• The cutting can be a tiny bit wonky:  You can play a little game of give and take with the seam allowances if the blocks don't come together perfectly.  I cut all my blocks using a regular ruler and some scissors, often cutting through multiple layers at once.  That method made for some less than precise cuts, but it all worked out in the end.  Cutting mats and rotary scissors are cool, but I don't own any (yet!) and did just fine.
  • Denim is a superb fray-er:  The denim frayed so well after only one washing that I am slightly concerned it may eventually unravel right out of the seam.  I'll have to keep an eye on it.  Should you decide to use denim in your rag quilt, I'd recommend a double row of stitching OR a narrow zig-zag stitch over the straight stitch to strengthen all the seams with denim.
  • Hindsight for making better chevrons:  If I could do it all over again, I would have ditched the stripes and just stuck with solids.  Also, the chevron design could have been reinforced with some creative quilting.  Meaning, the quilted X's didn't help the chevron concept.  If I could do it again, I would quilt it like this:

I am so pleased you took the time to read through my little crafty journey!  I've got a lot more creativity in store for you all, so stay tuned!  I hope that while you are here at Ricochet and Away!, you will check out The Solids-Only Tote Challenge here.  This is a sewing event hosted by me and Keren from sew la vie.  Our Retro Pillow Challenge was a smashing success and we hope to make this new challenge even bigger!  We are currently accepting participants.

Happy crafting and big hugs from Montana,
this is my craftgawker photo!


  1. Another fabulous quilt! Well done on finding a way to make a boyish one! I love the idea of the chevrons! Very creative!

    Thanks for linking to a Round Tuit!
    Hope you have a great week!
    Jill @ Creating my way to Success

  2. Great colour scheme for a boy. Love the lizard spikes!

  3. It looks beautiful! Great job!


  4. Fabulous post! Great job. Thanks for sharing.
    Hope to see you on my blog:)

  5. very pretty love the color and pattern come see me at

  6. Oh very cool!! I like the colors and the ragginess! Plus that shape makes it really fun too. Very nice!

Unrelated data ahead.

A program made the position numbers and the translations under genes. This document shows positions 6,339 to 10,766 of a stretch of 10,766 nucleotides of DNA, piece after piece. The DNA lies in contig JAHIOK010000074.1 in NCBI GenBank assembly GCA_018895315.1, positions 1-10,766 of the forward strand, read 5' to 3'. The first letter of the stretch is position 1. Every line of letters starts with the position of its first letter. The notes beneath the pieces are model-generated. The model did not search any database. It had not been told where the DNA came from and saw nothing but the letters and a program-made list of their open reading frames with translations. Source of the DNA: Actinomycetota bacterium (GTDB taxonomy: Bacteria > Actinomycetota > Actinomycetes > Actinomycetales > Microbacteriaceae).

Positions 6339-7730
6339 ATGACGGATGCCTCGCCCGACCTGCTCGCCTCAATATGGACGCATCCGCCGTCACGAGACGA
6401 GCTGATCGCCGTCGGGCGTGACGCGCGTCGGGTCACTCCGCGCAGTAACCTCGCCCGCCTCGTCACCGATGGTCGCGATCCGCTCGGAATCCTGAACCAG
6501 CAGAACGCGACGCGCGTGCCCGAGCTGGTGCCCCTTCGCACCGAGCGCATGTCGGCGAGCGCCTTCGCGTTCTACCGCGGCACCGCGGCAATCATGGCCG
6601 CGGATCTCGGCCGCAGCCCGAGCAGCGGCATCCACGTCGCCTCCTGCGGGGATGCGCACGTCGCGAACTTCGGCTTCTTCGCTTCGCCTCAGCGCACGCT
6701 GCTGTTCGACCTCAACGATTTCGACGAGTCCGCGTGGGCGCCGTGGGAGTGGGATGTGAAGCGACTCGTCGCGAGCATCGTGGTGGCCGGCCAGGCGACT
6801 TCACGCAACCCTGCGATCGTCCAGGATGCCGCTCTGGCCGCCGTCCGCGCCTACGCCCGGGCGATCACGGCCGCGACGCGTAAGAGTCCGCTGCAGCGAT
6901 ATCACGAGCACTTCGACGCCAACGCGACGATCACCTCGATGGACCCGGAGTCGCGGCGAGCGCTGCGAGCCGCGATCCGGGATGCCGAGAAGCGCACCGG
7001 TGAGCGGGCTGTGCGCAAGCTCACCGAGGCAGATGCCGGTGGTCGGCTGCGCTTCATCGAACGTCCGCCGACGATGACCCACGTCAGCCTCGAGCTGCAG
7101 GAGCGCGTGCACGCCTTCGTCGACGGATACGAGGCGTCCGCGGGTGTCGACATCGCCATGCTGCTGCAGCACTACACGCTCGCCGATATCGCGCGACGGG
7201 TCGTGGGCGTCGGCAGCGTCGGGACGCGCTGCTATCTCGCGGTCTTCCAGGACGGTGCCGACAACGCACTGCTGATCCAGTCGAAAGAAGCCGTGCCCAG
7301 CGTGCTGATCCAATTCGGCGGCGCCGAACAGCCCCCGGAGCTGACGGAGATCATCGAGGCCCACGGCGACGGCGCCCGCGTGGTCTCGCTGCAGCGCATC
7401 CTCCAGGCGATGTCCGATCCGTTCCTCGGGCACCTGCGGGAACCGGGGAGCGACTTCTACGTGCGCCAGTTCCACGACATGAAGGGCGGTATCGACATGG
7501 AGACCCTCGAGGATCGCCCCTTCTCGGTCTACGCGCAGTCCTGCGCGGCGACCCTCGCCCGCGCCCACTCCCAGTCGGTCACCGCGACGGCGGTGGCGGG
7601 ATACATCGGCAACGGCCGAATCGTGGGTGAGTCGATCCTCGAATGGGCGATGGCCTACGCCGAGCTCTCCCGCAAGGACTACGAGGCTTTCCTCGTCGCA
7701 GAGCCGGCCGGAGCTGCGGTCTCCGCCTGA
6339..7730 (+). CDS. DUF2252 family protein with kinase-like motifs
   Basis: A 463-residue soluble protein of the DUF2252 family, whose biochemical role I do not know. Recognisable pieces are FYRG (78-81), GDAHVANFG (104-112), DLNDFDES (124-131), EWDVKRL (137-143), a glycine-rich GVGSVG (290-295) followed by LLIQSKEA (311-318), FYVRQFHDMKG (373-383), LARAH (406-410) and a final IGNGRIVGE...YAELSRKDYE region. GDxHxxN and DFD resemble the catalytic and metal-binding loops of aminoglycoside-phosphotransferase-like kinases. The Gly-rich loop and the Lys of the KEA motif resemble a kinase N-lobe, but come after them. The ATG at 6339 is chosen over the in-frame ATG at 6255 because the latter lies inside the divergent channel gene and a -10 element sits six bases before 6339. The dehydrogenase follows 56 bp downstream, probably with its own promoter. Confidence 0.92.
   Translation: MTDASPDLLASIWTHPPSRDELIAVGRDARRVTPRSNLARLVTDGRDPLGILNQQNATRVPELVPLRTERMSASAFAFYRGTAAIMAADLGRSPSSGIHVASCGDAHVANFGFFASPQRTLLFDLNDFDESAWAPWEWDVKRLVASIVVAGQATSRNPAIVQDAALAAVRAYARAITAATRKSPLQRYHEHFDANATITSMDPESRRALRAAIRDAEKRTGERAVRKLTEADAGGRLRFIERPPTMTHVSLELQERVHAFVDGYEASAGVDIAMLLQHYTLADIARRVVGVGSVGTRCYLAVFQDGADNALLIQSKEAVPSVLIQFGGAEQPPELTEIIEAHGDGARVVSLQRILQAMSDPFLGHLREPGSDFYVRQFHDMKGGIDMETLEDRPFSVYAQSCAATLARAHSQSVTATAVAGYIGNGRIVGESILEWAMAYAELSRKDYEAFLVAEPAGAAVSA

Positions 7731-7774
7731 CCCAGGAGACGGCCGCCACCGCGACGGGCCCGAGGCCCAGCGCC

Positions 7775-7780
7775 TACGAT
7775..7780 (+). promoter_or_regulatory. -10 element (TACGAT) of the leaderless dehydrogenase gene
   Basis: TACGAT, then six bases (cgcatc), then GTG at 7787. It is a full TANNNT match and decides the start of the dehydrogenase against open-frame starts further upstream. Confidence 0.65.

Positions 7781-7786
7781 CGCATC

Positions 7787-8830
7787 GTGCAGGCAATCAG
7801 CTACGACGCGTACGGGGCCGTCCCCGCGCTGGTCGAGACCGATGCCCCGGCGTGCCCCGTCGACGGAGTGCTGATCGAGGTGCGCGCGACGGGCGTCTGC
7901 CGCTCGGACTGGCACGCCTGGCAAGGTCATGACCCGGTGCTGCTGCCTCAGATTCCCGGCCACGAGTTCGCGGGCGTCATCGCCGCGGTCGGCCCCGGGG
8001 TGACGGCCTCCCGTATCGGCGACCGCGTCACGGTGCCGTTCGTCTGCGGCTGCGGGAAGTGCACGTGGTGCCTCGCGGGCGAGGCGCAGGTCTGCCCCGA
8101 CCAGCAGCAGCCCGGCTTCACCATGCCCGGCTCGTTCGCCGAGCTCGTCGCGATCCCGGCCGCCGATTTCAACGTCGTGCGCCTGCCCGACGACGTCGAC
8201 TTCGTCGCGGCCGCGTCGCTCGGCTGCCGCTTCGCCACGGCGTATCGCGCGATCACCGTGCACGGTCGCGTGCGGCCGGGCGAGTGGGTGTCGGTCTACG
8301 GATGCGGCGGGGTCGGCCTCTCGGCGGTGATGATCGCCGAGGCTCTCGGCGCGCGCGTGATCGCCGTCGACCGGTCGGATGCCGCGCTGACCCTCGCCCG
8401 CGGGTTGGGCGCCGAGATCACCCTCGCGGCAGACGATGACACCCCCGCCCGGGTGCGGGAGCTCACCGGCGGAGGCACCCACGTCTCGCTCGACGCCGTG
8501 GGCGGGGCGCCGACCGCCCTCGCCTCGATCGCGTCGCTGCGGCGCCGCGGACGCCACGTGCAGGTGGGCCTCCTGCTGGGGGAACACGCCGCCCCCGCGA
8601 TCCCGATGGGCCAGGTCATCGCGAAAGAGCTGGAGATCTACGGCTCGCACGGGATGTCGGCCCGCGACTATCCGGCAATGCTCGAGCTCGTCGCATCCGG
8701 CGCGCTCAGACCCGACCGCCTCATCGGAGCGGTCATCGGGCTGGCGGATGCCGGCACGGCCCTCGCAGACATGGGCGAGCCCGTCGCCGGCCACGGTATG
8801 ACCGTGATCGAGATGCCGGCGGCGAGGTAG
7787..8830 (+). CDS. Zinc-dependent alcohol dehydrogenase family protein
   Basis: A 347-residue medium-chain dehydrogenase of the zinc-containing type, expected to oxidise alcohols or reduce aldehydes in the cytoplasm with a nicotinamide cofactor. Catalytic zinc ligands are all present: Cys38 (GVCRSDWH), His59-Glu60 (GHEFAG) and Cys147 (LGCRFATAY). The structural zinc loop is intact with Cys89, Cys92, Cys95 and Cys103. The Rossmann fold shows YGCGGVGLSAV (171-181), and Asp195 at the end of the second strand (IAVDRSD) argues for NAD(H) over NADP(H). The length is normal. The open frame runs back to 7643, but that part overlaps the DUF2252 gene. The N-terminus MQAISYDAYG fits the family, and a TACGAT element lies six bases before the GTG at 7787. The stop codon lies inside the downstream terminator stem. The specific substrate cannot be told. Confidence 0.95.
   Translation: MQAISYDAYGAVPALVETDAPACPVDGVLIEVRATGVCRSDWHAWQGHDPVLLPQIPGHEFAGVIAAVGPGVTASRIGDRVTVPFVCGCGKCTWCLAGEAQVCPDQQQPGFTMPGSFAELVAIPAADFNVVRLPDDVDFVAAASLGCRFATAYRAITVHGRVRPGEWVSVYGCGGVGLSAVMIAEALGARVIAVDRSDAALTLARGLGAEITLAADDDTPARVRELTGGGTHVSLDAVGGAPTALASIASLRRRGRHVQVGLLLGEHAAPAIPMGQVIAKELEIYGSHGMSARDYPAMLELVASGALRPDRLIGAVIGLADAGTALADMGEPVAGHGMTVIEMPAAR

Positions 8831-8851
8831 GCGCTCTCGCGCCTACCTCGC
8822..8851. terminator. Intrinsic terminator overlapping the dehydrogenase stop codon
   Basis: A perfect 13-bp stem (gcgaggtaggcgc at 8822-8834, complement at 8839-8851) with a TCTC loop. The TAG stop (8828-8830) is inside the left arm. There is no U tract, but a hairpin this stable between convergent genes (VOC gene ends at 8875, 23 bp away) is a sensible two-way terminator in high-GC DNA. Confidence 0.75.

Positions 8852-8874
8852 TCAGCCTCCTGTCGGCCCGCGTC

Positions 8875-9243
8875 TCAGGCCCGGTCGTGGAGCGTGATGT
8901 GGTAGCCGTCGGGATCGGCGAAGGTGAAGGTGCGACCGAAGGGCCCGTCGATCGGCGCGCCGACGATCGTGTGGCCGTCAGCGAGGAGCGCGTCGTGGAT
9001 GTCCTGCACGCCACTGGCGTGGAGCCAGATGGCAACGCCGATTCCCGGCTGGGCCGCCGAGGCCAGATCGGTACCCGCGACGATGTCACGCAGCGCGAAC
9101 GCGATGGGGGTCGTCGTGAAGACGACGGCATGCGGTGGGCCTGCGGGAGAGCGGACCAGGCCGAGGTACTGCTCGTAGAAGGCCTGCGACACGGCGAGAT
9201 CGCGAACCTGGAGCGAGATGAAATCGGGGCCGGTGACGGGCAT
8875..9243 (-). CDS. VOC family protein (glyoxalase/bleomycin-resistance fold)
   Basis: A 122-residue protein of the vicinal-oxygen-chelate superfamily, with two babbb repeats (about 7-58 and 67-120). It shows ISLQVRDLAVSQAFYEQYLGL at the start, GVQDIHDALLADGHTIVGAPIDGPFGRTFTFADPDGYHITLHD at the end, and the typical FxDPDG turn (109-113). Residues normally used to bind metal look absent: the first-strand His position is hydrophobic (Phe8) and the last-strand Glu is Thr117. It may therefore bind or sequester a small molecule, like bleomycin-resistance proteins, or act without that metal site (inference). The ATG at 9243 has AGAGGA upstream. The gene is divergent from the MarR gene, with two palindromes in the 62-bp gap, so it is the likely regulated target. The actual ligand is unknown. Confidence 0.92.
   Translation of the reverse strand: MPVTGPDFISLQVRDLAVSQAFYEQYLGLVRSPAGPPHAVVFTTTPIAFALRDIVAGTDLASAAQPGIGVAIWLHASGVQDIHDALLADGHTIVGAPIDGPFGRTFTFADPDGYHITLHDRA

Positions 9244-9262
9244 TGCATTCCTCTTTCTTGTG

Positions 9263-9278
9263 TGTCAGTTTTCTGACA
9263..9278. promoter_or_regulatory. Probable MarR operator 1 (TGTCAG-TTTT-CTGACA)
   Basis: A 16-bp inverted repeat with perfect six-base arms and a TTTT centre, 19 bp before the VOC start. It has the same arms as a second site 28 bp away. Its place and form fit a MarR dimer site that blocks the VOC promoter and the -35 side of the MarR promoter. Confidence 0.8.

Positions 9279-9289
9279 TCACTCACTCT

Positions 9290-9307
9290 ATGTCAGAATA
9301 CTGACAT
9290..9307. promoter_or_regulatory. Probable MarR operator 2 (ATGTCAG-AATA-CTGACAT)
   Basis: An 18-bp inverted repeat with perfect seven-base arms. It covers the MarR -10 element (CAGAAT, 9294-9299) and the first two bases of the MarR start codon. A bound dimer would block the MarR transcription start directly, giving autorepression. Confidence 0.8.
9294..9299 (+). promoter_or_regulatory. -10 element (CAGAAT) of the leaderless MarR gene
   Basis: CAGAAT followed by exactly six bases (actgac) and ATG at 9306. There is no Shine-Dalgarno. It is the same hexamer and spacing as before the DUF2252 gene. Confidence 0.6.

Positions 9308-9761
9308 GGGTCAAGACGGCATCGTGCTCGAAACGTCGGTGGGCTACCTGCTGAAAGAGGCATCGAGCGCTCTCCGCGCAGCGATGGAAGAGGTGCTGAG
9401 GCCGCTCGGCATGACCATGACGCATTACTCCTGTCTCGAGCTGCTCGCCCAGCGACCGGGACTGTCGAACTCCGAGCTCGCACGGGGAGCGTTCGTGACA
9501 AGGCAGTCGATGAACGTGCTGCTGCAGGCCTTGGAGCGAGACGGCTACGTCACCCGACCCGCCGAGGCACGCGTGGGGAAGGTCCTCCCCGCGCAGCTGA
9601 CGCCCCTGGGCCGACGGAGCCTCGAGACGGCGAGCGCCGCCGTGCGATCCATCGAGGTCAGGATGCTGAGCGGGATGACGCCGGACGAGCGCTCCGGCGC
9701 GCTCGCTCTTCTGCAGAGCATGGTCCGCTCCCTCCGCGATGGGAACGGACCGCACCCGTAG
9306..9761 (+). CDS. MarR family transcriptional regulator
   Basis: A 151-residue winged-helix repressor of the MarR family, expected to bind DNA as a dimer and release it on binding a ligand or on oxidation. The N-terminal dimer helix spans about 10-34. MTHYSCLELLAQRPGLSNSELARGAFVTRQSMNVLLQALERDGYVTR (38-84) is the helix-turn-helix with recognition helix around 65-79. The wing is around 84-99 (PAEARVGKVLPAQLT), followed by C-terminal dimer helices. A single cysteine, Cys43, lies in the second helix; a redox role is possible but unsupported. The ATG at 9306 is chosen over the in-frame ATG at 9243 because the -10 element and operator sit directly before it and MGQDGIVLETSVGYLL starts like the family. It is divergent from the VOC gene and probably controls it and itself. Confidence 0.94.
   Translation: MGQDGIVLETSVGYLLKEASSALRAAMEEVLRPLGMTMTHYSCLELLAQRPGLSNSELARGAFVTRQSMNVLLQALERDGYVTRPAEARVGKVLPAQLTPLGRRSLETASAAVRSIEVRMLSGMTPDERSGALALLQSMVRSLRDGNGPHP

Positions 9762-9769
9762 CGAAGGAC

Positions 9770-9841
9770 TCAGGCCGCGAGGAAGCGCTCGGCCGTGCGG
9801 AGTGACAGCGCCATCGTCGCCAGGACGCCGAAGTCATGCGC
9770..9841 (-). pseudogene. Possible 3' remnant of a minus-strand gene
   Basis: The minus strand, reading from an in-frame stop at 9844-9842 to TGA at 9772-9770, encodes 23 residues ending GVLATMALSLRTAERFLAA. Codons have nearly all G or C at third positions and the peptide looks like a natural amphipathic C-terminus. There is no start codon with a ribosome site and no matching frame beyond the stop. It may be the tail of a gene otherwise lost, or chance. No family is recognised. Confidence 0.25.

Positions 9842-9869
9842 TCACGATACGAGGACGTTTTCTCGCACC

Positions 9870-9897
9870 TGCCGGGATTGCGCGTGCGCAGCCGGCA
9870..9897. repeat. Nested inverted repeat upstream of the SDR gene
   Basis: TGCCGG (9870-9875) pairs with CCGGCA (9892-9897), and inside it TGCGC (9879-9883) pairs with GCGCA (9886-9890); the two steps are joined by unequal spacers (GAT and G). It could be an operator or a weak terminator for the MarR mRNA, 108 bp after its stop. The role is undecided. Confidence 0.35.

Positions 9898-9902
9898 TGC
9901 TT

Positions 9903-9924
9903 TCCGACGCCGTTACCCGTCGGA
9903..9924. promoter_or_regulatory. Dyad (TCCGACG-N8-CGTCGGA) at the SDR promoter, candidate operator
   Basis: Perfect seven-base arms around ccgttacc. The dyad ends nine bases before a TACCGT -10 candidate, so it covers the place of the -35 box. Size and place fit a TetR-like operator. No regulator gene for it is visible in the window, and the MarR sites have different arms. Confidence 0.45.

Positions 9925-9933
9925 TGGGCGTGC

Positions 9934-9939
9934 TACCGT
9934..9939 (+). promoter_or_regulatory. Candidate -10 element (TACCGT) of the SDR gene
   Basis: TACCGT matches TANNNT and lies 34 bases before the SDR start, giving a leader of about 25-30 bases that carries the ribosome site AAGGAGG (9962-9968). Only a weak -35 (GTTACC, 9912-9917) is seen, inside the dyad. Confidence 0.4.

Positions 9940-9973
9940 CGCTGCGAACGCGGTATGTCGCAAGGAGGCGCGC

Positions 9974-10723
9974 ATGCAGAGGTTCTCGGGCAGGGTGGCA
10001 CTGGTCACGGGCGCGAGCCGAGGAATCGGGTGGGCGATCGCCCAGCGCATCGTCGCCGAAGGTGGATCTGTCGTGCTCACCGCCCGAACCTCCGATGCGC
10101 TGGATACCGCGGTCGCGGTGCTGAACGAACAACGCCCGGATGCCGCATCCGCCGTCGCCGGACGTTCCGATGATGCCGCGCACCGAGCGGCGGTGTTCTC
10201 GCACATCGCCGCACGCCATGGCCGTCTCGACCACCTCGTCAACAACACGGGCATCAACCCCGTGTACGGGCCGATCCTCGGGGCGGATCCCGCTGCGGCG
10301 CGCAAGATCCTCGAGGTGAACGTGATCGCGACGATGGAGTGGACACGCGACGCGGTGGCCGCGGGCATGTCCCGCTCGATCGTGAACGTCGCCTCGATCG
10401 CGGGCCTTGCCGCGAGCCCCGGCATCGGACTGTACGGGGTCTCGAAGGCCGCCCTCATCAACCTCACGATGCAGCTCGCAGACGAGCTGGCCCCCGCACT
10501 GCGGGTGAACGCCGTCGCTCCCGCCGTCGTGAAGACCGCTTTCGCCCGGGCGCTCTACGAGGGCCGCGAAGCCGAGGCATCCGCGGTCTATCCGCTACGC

7. I love this! I make "Rag" projects, too. I love this pattern design!

  8. The 2nd rag quilt I made, 8 years ago, had every other square out of denim. Its been washed countless times and never frayed beyond what it was supposed to. Your quilts are gorgeous.

  9. Wow, that is really impressive. I am a huge fan of chevron too. Love the quilt it is so on trend. Thanks so much for linking your mix of modern and traditional to Motivated Monday at BeColorful

  10. gosh!! thats stunning!! another fabulous quilt.. so so lovely!!

  11. What an amazing post...just love how the quilt came to be and your little bits at the end...especially the hindsight info.

  12. Great quilt! I love the zig zag borders. I made a similiar quilt once and I had to go back and sew a LOT of the seams due to the fraying. It had been a gift for my dad... kinda embarrassing to have it returned to me a couple of times in the first year to fix it. Definitely I would aslo recommend the double stitching!

  13. Great tutorial! i will have it for this winter, thanks for sharing.

  14. I've been meaning to comment on this quilt for a while. I love it! It's so modern and has a very "home" feeling to it. I love the colors, I am a big fan of reds and blues together. I love the chevron / brick look. And there's just NO WAY craftgawker won't accept your photos. Would you be willing to send me photos of the quilt and I could try to enhance their brightness/contrast so you could submit them? They're great as is but you know how craftgawker are O_O

  15. Beautiful. Just discovered your blog and I love it. I'm a new follower. Hope you stop by and check out my blog. I also have a link party every Monday. Would love for you to stop by and link up.

  16. What a gorgeous quilt. Your son must be really pleased with this one, not girly at all. Thanks for sharing. I have recently found your blog and am now following you, and will visit often. Please stop by my blog and perhaps you would like to follow me also. Have a wonderful day. Hugs, Chris

  17. I love this pattern design, thanks

  18. I really like it. Thank you for sharing.

  19. I like your layout. I have quite a lot of old denim jeans ( never throw anything away) and this is a good pattern and chance to use up my stash. Thanks .

  20. Love the pattern! Could you tell me the yardage?

    1. Hi! Thanks for commenting! Sorry, I never figured out the yardage.